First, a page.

University of Oklahoma neuroscientists have found a pathway in the brain where taste and pain intersect in a new study that originally was designed to look at the intersection of taste and food temperature. This study was the first time researchers have shown that taste and pain signals come together in the brain and use the same circuitry. OU neuroscientists received a five-year, $1.6 million National Institutes of Health grant to study this concept. (2019-03-12)

'Broken heart' syndrome may originate in the brain
Scientists have shown for the first time that the brain is involved in the development of a heart condition called Takotsubo syndrome (TTS). They found that regions of the brain responsible for processing emotions and controlling the unconscious workings of the body, such as heart beat, breathing and digestion, do not communicate with each other as well in TTS patients as in healthy people. The study is published in the European Heart Journal. (2019-03-04)

Detailed new primate brain atlas could lead to disease insights
An international project based in Japan and co-led by CSHL Professor Partha Mitra has mapped connections in the marmoset brain at an unprecedented level of detail. A better understanding of primate neural connectivity promises to lead to fundamental therapeutic advances for human diseases. (2019-03-01)

Researchers suggest balanced reporting of sports head injuries
A group of more than 60 leading international neuroscientists, including Mark Herceg, Ph.D., a neuropsychologist at Northwell Health's Phelps Hospital in Sleepy Hollow, N.Y., and a member of The Feinstein Institute for Medical Research, published a correspondence today in The Lancet Neurology, asking for balance when reporting on sports-related injury chronic traumatic encephalopathy (CTE). (2019-02-12)

Numenta publishes breakthrough theory for intelligence and cortical computation
Numenta researchers propose a broad framework for understanding what the neocortex does and how it works. 'The Thousand Brains Theory of Intelligence' proposes that every part of the neocortex learns complete models of objects and concepts, rather than learning one model of the world. (2019-01-14)

Scope advance reveals first look through all cortical layers of awake brain
Improvements in three-photon microscopy made by scientists at MIT's Picower Institute for Learning and Memory have allowed scientists to see activity in all layers of the visual cortex and the 'subplate' below. (2019-01-11)

NUS scientists harness machine learning to uncover new insights into the human brain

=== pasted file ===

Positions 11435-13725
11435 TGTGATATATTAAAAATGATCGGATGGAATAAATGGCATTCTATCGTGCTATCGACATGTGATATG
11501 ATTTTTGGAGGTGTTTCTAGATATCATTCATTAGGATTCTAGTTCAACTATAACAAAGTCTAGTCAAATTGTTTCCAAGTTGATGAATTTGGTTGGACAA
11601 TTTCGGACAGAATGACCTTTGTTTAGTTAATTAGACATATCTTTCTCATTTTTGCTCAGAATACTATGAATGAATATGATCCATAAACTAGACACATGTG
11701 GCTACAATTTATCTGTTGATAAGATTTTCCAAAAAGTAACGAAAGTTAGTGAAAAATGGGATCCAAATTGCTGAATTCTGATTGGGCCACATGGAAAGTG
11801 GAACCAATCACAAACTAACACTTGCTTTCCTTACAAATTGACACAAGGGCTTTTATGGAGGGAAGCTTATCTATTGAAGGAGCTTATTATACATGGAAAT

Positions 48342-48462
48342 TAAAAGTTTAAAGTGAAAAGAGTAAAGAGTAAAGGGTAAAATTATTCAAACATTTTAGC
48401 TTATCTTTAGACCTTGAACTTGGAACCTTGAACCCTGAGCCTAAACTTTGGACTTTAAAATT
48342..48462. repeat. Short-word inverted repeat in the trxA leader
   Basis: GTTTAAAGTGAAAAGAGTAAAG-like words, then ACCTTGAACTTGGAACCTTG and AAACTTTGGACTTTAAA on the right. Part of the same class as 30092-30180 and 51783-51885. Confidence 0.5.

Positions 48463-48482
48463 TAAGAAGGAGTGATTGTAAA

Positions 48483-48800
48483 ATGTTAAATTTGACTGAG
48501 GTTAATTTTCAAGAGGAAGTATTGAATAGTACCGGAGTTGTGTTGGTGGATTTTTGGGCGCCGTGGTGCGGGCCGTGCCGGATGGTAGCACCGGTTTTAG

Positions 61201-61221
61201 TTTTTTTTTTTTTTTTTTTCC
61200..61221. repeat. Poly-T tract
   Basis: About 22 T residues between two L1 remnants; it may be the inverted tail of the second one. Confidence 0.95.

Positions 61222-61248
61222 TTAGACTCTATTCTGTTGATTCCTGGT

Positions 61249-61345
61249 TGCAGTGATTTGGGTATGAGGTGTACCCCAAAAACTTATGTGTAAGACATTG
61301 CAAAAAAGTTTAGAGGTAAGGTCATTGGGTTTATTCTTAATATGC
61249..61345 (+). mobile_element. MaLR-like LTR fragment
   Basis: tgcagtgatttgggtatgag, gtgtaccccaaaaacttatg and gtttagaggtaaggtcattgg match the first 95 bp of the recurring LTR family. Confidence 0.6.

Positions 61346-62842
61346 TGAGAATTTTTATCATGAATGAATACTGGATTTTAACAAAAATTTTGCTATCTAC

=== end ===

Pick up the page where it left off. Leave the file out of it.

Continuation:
An inter-disciplinary research team led by the National University of Singapore has successfully employed machine learning to uncover new insights into the cellular architecture of the human brain. This approach could potentially be used to assess treatment of neurological disorders, and to develop new therapies. (2019-01-09)

Confronting the side effects of a common anti-cancer treatment
Results of a new study by neuroscientists at the University of Massachusetts Amherst suggest that a new treatment approach is needed -- and how this may be possible -- to address adverse effects of aromatase inhibitors, drugs commonly prescribed to both men and women to prevent recurrence of estrogen-positive breast cancer. (2018-12-26)

Toward brain-like computing: New memristor better mimics synapses
A new electronic device can developed at the University of Michigan can directly model the behaviors of a synapse, which is a connection between two neurons. (2018-12-17)

Resting easy: Oxygen promotes deep, restorative sleep, study shows
Exposure to high levels of oxygen encourages the brain to remain in deep, restorative sleep, according to a new study by University of Alberta neuroscientists. (2018-12-12)

Researchers alleviate Schizophrenia symptoms in new mouse models
In a recent issue of the Proceedings of the National Academy of Sciences, Lin Mei, MD, PhD, asked, does all the tinkering in young mice hamper their brain development, causing schizophrenia-like symptoms? Or, do their brain cells develop normally, but in adulthood struggle to communicate? Researchers need to know whether to focus their efforts on brain cell development or communication, or both, because the answer to these questions implies different therapeutic approaches. (2018-11-30)

Scripps Research scientists decode mechanism of remembering -- and forgetting
A team at Scripps Research has shown for the first time the physiological mechanism by which a memory is formed and then subsequently forgotten. The research, which was done in fruit flies, looked at the synaptic changes that occur during learning and forgetting. The investigators found that a single dopamine neuron can drive both the learning and forgetting process. (2018-11-27)

Snails become risk-takers when hungry
Research from the University of Sussex proves that snails take more risks when hungry, risking potentially harmful substances in order to survive. (2018-11-21)